Force majeure — what does it mean and what does it cover?
By Nick Fischl
In 2012, an initial period of drought and water use restriction in certain parts of the country was followed by rainfall that made it one of the wettest years for half a century. Such conditions inevitably had an impact on food crops grown in the UK in terms of both yield and quality. Shortages or quality issues in relation to certain crops or varieties led inevitably to some price spikes, which meant that securing replacement crops at comparable prices elsewhere was difficult if not impossible. These kinds of conditions have in some cases left growers or others in the supply chain who have committed to supply a particular quantity or variety of crop at a fixed price at the beginning of the season facing serious commercial problems on two fronts. First, there will be the consequences arising from a poor crop resulting in generally poor returns. Second, there may be the prospect of defaulting on supply commitments leading to claims from the customer, whether a retailer, wholesaler or pack house, based on the additional cost that will be incurred in obtaining replacement supplies on the open market.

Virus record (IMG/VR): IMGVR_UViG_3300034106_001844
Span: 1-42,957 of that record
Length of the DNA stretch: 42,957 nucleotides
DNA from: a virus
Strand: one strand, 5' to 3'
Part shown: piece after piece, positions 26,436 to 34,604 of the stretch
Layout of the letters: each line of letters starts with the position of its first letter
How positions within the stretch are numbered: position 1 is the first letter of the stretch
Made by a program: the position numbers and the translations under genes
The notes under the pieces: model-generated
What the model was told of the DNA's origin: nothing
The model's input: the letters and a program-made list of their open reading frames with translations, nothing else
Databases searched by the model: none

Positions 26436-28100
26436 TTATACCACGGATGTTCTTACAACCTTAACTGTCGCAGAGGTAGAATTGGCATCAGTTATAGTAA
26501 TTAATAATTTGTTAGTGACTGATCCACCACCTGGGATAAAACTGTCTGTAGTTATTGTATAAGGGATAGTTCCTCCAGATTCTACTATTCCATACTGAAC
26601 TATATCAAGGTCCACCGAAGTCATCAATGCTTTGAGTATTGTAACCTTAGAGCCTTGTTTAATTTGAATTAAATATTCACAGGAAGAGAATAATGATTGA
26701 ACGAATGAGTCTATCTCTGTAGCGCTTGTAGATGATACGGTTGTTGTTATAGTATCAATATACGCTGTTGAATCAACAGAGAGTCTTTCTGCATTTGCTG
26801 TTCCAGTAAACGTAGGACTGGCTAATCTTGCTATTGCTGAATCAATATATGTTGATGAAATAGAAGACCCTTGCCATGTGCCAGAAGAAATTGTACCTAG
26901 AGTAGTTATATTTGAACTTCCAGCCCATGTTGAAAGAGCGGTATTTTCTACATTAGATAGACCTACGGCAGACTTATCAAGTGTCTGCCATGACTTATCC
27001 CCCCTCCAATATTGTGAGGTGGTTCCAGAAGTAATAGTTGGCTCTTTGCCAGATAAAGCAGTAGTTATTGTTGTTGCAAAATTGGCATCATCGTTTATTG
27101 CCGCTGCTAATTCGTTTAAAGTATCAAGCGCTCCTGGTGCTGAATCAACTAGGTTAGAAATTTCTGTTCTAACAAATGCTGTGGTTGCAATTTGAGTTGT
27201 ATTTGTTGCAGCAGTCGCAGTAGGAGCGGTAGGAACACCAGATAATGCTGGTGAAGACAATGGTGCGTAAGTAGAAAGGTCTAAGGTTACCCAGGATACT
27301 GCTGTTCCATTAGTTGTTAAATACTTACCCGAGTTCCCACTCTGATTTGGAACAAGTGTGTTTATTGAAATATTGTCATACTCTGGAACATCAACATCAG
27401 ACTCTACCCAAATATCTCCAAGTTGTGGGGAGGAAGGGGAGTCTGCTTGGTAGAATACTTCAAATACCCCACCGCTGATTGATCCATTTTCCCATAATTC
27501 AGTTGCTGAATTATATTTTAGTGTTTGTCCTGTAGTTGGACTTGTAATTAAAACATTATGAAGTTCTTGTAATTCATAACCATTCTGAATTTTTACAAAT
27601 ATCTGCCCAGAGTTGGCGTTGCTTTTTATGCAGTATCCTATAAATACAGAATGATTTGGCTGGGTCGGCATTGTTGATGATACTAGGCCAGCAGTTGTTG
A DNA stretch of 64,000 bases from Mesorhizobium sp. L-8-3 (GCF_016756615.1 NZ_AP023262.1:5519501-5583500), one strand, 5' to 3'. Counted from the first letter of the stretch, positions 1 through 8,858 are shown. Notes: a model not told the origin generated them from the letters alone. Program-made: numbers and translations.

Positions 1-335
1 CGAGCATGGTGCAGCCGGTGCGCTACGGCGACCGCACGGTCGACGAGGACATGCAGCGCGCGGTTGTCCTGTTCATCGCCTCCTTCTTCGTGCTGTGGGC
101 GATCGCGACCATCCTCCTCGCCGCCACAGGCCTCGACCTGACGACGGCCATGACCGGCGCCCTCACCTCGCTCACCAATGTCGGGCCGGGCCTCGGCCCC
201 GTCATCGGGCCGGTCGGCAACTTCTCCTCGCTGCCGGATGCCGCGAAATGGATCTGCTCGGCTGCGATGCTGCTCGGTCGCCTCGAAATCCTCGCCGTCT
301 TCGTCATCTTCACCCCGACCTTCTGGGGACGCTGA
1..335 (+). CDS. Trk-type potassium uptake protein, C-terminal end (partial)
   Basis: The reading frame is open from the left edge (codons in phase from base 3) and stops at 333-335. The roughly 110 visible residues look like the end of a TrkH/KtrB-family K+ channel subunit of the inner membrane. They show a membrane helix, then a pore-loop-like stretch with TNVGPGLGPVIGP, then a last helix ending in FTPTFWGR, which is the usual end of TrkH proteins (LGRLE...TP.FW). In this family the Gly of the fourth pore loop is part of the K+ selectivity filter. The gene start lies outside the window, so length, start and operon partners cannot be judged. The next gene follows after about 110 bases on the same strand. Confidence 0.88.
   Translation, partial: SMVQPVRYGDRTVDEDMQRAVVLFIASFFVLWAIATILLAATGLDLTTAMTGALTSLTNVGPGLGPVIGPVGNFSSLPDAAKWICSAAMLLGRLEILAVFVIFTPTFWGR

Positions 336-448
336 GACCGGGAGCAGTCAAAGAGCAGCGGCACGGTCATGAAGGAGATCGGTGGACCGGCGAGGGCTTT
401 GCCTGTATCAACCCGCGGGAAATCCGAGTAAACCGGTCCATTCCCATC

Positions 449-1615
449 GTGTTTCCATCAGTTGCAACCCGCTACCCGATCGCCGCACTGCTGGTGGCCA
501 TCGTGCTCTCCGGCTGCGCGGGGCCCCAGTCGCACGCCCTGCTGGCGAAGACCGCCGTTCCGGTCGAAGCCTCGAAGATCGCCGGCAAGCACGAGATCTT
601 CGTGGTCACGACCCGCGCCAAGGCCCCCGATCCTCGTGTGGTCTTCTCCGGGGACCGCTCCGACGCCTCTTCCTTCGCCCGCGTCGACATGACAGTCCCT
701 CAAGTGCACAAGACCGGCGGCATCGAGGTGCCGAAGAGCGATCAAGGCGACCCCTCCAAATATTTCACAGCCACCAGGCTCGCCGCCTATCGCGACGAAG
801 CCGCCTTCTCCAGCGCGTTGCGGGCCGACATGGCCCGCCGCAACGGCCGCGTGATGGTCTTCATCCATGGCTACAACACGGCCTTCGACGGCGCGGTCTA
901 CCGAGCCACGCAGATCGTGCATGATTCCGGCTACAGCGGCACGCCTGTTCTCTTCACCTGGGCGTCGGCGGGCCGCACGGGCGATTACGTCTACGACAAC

These kinds of weather-related issues have not surprisingly caused growers and others in the supply chain to take a careful look at their trading terms, and in particular the ‘force majeure’ clause, to see if these will excuse the supplier from meeting its obligations and hence avoiding liability for customer claims for the cost of replacement stock.
So what are the key points to consider in relation to ‘force majeure’ clauses? …
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